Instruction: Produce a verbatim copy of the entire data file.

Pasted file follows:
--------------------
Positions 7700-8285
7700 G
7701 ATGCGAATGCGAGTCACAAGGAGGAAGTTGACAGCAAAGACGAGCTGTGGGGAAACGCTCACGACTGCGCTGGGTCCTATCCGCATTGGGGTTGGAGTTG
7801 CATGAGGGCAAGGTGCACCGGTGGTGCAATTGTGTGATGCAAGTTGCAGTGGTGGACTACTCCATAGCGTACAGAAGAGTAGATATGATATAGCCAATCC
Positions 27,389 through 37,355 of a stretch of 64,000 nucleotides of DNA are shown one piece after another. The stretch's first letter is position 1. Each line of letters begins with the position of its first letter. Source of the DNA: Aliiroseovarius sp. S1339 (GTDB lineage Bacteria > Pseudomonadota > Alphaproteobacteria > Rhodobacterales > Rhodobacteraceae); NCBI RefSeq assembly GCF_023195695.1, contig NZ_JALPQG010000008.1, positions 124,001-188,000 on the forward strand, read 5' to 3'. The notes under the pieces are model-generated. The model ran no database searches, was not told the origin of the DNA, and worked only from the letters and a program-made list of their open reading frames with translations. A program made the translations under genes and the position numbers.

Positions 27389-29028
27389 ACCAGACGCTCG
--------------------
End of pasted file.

Positions 7700-8285
7700 G
7701 ATGCGAATGCGAGTCACAAGGAGGAAGTTGACAGCAAAGACGAGCTGTGGGGAAACGCTCACGACTGCGCTGGGTCCTATCCGCATTGGGGTTGGAGTTG
7801 CATGAGGGCAAGGTGCACCGGTGGTGCAATTGTGTGATGCAAGTTGCAGTGGTGGACTACTCCATAGCGTACAGAAGAGTAGATATGATATAGCCAATCC
Positions 27,389 through 37,355 of a stretch of 64,000 nucleotides of DNA are shown one piece after another. The stretch's first letter is position 1. Each line of letters begins with the position of its first letter. Source of the DNA: Aliiroseovarius sp. S1339 (GTDB lineage Bacteria > Pseudomonadota > Alphaproteobacteria > Rhodobacterales > Rhodobacteraceae); NCBI RefSeq assembly GCF_023195695.1, contig NZ_JALPQG010000008.1, positions 124,001-188,000 on the forward strand, read 5' to 3'. The notes under the pieces are model-generated. The model ran no database searches, was not told the origin of the DNA, and worked only from the letters and a program-made list of their open reading frames with translations. A program made the translations under genes and the position numbers.

Positions 27389-29028
27389 ACCAGACGCTCG